Tech-Labs

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    Okay, so just to make sure. To accomplish this you would need to make meshes with sub-meshes that you can change materials on?

    Also (for my understanding): what if I have say 20 different insides of walls. Each wall object has the same outer material (say bricks) but each interior set of faces should have a different material. Does this mean I would have 1 sub mesh for the exterior (only brick material) and 20 sub meshes for the interior sections of the walls?
     
    Last edited: Sep 2, 2016
  11. Tech-Labs

    Tech-Labs

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    Adding two images showing the Stats and the Profiler for two 'random' views of the scene with the 50 houses.
    Plenty of batch saving, but the fps is way too low considering what still needs to be added to the environment.
     

    Attached Files:

  12. Tapgames

    Tapgames

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    If you want you can send me this project so I can have a look at it.
     
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  13. Tech-Labs

    Tech-Labs

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    Sure! thanks!!
    It's almost 1GB in zipped format. How can I get it over to you?
     
  14. Tapgames

    Tapgames

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    Dropbox? Wetransfer.com? and send me the link to download to roy [at] tapgames.nl or by PM.
     
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  15. aer0ace

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    Is this going to be a first person game where the player goes inside and outside of those buildings? If so, then I would also recommend you introduce a portal system. The render pipeline is probably getting unnecessarily hit by all that interior geometry when outside. And when inside, you can cull a lot of the geometry outside.

    EDIT:
    You mentioned occlusion culling. To what extent is this working? Can you enable a wireframe mode to show off what it's actually culling?
     
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  16. Tech-Labs

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    Hi!
    Yes it will be a first person application. Users will be able to walk around in the neighborhood. Look through windows and enter houses. It should look like a real average neighborhood.
    I thought about a portal system. But users have to be able to look into the houses (all of them uniquely decorated) so there's no possibility of not having many of the ground floor objects active. This would sort of nullify the savings of the portal idea, unless you have an idea that can work of course. Of so please tell me!!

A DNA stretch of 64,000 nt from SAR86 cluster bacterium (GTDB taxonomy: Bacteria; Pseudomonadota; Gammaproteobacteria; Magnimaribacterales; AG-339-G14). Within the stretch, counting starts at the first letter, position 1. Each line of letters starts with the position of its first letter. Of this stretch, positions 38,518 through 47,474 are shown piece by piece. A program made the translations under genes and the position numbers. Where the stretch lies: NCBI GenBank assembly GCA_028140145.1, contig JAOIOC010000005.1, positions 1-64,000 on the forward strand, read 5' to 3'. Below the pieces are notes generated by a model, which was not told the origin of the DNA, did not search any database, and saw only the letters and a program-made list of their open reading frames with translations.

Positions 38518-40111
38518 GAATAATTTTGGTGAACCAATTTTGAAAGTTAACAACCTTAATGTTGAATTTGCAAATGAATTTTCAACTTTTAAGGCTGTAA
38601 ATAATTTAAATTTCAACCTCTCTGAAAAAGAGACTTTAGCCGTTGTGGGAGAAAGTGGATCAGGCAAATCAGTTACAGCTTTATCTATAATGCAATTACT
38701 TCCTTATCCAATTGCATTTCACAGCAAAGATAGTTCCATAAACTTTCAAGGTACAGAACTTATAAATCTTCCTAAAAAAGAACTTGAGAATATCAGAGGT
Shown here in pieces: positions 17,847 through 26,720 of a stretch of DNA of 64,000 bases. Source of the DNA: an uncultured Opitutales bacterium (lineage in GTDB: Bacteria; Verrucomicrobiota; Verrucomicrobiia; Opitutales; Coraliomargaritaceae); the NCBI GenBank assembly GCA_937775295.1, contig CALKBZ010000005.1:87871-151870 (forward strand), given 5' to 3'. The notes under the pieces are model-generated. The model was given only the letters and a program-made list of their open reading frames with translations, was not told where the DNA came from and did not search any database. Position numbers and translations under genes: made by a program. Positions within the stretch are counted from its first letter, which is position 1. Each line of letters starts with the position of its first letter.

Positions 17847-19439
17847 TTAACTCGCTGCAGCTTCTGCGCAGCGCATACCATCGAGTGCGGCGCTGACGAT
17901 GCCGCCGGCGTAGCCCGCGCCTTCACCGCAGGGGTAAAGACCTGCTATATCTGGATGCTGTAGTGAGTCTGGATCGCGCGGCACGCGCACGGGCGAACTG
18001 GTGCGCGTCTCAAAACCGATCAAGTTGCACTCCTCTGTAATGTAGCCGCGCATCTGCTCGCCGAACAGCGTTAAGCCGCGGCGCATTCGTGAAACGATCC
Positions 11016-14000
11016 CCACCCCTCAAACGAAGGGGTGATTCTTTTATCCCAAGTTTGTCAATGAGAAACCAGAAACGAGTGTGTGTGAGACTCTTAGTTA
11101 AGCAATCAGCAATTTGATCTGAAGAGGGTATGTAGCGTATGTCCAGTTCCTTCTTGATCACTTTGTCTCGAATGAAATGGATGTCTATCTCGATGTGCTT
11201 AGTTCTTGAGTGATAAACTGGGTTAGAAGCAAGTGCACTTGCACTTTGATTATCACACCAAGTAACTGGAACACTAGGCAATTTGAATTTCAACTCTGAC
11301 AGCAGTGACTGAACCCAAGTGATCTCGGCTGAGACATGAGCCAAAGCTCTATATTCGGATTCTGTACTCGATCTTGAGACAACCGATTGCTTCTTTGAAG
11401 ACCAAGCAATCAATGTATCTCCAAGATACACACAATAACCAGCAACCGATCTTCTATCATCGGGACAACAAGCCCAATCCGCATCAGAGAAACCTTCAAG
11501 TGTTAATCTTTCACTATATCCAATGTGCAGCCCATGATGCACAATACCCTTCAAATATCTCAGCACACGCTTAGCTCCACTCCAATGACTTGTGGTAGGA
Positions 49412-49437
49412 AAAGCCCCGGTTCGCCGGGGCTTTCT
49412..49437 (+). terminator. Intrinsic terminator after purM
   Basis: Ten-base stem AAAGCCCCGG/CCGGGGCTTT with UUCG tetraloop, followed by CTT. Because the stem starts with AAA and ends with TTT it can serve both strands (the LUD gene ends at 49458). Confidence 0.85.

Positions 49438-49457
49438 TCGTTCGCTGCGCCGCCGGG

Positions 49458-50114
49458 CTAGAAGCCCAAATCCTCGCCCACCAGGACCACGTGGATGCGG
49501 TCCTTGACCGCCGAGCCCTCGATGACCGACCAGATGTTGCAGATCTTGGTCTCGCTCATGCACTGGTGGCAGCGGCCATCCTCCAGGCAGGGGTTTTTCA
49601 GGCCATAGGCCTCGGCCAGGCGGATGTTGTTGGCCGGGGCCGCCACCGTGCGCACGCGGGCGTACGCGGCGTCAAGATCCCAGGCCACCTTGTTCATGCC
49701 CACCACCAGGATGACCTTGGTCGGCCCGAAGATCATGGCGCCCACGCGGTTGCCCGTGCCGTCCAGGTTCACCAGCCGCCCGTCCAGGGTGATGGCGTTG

Yes the culling works fine. Both camera frustum and object occlusion culling. When I enable the Visible option in the editor with the occlusion inspector open, I see objects disappear that are either outside of the camera's field of view or hidden behind say a wall.
     
  17. aer0ace

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    Are there any examples of games that allow users to look through the windows? Typically, those AAA games do one or a combination of the following:
    1. Portal system for interiors.
    2. Set dressing to mask the interior.
    3. Limit the amount of interactable/enterable buildings, and set dressing for every other building.
    4. Create low-resolution proxy/impostor/LOD models for interiors and even exteriors.

    Typically, this is a result of profiling the game and finding out that they simply can't support all the features that the game designers originally intended, so sacrifices have to be made.

    Do you think you're biting off more than you can chew? Or do you have a feeling that this can be possible?
     
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  18. Tech-Labs

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    The problem is that it's not really a game. It's more of a serious game. It meant for scientific research so there are a large number of criteria that need to be met.
    I've already created a simpler version with 5 houses that you can enter and a dummy neighborhood. That already wasn't smooth, but since then I've learned a lot and thought I could manage a new version. Better made.

    So it must be relatively realistic. Game-like solution can break the immersion and that would negatively influence the reliability of the users' reactions. So each house should be comparable but unique Ik decoration and furniture. And users must be able to approach each house, front and back, and look inside. A fake inside might work but the perspective (when moving) should still be realistic.
    And users must be able to enter any of the houses (after which you could do a portal of and fake the houses outside).
    So option 1 could partially work, but only when the user enters a house. Not before.
    I can't see a realistic way to use option 2.
    Option 3 would not be acceptable from the scientific criteria for this project. Unfortunately.
    Option 4 is indeed an option I've been thinking about too. It would mean a bit of extra work and I'm worried about the switching between the levels. Usually these transitions are visible to the user, but in a scientific setting this could pose a problem because researchers want to avoid anything that might remind the user that it's a simulation and not real.